The good news for many residents is that the Dulwich Village Conservation Area is to be extended. The bad news is that a whole area of North Dulwich is not included in the scheme and there are no definite plans to create one. The area is the North Dulwich Triangle, a neighbourhood of attractive Edwardian houses, built by the trustees of the Lett Estate to high specifications. This area, together with the adjoining Casino estate, a 'Garden Suburb' development by Camberwell Council after World War 1 and designated as an 'Area of Special Character' in 1982 has as its hub attractive Sunray Gardens, the remnant of Repton's garden design for Casino House, and the area also includes St Faith's church. The exclusion from protection of this part of Dulwich is particularly unfortunate in view of the Mayor of London's plans to extend the designated urban boundary.

Southwark Council is fighting the proposal from the Mayor of London to designate parts of Herne Hill, north and east Dulwich urban rather than suburban land in the Unitary Development Plan. Ken Livingstone is understood to have requested that London's urban area be extended as far south as Half Moon Lane. At present the southerly extent of urban land ends at the railway line at Denmark Hill. Such an extension would permit a much greater density of housing to be built. Interestingly, in mid- Victorian times, the railway, which is the present boundary, was also accepted as the extent of London's sprawl and nearby De Crespigny Park was expected to act as a bulwark against further encroachment. It was soon out-flanked by creeping development and property prices fell substantially in consequence. Without the safeguards that being within a Conservation Area brings, it may lead to history repeating itself.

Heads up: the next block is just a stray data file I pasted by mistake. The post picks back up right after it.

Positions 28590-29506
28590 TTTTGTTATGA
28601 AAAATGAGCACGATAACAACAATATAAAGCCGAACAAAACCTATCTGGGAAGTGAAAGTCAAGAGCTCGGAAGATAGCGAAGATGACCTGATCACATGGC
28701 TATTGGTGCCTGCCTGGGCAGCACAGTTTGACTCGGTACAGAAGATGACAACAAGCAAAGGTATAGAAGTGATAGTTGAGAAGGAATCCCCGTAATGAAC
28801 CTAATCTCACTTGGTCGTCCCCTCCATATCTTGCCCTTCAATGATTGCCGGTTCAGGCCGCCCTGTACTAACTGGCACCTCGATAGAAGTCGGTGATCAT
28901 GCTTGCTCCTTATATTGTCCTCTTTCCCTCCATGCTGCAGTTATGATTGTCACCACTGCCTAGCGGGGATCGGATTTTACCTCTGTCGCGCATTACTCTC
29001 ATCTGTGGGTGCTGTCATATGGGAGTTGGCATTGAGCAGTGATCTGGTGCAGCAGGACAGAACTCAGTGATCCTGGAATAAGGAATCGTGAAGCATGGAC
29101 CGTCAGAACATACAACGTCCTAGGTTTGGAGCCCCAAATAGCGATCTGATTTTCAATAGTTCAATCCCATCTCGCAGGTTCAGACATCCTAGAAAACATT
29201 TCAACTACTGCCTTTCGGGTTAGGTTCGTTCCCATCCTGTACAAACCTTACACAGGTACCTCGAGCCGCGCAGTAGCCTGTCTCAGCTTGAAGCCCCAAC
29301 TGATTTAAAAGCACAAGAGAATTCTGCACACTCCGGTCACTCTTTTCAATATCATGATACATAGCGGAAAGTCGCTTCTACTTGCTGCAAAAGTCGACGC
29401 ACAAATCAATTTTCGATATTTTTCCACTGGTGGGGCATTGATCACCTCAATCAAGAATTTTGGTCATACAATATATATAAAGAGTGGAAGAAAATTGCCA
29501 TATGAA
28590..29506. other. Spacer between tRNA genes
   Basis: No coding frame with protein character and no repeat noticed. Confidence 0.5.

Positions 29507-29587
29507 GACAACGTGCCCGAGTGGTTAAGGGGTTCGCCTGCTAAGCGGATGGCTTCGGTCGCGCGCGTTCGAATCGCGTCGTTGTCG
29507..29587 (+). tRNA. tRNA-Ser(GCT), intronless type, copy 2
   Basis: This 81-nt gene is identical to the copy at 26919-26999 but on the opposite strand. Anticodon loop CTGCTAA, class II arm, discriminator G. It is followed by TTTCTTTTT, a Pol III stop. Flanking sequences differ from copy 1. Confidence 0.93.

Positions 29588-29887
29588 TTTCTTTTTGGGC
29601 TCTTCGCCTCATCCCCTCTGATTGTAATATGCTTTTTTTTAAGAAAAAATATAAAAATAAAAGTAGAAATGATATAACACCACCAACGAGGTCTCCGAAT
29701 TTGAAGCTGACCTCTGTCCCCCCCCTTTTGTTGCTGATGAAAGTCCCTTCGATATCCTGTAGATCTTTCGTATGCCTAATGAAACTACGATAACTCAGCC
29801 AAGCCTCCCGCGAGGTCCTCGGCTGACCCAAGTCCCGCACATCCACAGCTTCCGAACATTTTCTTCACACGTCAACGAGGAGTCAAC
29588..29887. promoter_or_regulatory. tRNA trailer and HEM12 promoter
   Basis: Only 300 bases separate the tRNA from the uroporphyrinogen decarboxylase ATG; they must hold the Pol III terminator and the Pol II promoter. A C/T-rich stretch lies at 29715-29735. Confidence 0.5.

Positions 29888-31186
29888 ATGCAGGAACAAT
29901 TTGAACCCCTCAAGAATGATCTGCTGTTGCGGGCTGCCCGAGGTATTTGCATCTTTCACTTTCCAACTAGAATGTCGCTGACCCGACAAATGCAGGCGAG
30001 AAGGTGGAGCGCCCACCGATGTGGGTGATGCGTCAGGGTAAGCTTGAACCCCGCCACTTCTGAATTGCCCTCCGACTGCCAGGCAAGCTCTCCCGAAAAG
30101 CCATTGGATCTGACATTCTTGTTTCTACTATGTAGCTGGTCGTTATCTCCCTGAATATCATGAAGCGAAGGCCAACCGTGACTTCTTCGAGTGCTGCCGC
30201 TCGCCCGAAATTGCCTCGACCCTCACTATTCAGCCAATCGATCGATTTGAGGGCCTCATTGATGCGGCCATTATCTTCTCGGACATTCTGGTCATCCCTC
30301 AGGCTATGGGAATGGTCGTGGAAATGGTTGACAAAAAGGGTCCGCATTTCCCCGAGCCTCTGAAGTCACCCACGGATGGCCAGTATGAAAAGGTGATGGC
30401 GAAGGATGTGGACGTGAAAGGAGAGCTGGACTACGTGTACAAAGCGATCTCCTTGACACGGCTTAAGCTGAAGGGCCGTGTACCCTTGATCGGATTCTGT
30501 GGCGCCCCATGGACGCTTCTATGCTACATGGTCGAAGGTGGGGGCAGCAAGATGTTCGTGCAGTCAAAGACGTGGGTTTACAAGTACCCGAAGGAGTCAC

The AGM of the Dulwich Society produced some interesting discussion on how members see the future of the area in which they live. Not all aspirations expressed are likely to be met and some may need to be scaled down to accommodate those with less firm views on matters like traffic and the environment. However it is clear that the Society does have considerable influence in decision making which affects all those who live in Dulwich. It is therefore essential that the views of what might rightly be termed 'the silent majority' are heard before decisions are made. As much information as possible (bearing in mind the time of going to press) is given in this Newsletter. The correct action for members, or indeed other residents, is to convey their views to the sub-committee chairmen.

It was also apparent at the meeting that some of those present were not familiar with the powers and constitution of the Dulwich Estate. Accordingly, we asked the Estate to provide us with this information and this is printed on page 31.

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